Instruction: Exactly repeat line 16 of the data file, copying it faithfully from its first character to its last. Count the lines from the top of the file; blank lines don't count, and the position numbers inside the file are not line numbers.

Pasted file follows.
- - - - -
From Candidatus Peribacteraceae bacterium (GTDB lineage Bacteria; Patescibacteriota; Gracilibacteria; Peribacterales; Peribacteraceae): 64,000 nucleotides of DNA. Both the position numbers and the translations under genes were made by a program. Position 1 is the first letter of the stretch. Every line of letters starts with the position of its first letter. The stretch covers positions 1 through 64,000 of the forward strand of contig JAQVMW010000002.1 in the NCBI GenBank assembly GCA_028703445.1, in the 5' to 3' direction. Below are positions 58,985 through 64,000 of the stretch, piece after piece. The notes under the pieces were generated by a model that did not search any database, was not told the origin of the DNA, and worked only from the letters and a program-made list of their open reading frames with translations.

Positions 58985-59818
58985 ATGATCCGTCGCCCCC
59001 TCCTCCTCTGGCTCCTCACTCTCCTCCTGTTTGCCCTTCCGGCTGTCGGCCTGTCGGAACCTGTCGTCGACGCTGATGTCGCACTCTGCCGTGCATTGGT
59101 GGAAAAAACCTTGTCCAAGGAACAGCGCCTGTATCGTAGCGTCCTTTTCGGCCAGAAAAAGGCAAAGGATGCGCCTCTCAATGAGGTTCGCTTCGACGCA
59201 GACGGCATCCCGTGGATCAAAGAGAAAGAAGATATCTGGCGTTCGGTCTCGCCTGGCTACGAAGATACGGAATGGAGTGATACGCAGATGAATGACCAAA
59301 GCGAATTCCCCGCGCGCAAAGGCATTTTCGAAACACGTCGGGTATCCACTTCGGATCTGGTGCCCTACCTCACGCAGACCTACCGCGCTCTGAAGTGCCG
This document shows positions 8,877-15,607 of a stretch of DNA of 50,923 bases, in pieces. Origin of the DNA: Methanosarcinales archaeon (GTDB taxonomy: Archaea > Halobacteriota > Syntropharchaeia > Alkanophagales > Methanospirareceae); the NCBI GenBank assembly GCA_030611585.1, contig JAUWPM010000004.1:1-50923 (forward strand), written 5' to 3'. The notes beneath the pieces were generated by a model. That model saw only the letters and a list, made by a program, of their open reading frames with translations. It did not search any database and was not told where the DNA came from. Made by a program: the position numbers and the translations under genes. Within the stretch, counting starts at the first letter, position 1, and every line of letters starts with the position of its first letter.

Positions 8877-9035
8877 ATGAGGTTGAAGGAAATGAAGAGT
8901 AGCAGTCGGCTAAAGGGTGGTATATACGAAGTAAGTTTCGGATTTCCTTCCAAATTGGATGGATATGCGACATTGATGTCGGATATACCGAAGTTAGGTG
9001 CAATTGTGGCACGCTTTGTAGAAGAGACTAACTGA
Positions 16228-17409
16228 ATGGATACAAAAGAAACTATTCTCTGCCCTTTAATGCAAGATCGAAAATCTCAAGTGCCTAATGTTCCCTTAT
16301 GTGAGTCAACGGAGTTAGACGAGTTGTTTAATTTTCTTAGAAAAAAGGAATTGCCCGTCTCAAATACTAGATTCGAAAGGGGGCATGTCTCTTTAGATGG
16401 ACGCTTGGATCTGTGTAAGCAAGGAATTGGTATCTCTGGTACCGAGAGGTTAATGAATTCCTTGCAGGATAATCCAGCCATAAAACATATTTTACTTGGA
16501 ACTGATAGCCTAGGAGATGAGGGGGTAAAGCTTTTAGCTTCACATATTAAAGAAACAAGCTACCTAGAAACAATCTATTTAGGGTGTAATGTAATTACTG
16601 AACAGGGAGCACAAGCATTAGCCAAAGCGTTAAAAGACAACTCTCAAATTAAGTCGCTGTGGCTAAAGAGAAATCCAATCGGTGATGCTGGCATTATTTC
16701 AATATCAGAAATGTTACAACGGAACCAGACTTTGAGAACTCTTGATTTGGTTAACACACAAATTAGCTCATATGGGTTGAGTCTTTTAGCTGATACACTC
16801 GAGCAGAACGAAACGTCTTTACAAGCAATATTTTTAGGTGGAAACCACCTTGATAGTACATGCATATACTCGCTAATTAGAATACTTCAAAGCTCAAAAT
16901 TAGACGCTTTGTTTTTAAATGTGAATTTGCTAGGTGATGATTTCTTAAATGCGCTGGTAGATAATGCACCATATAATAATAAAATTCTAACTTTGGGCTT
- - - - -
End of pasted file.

16401 ACGCTTGGATCTGTGTAAGCAAGGAATTGGTATCTCTGGTACCGAGAGGTTAATGAATTCCTTGCAGGATAATCCAGCCATAAAACATATTTTACTTGGA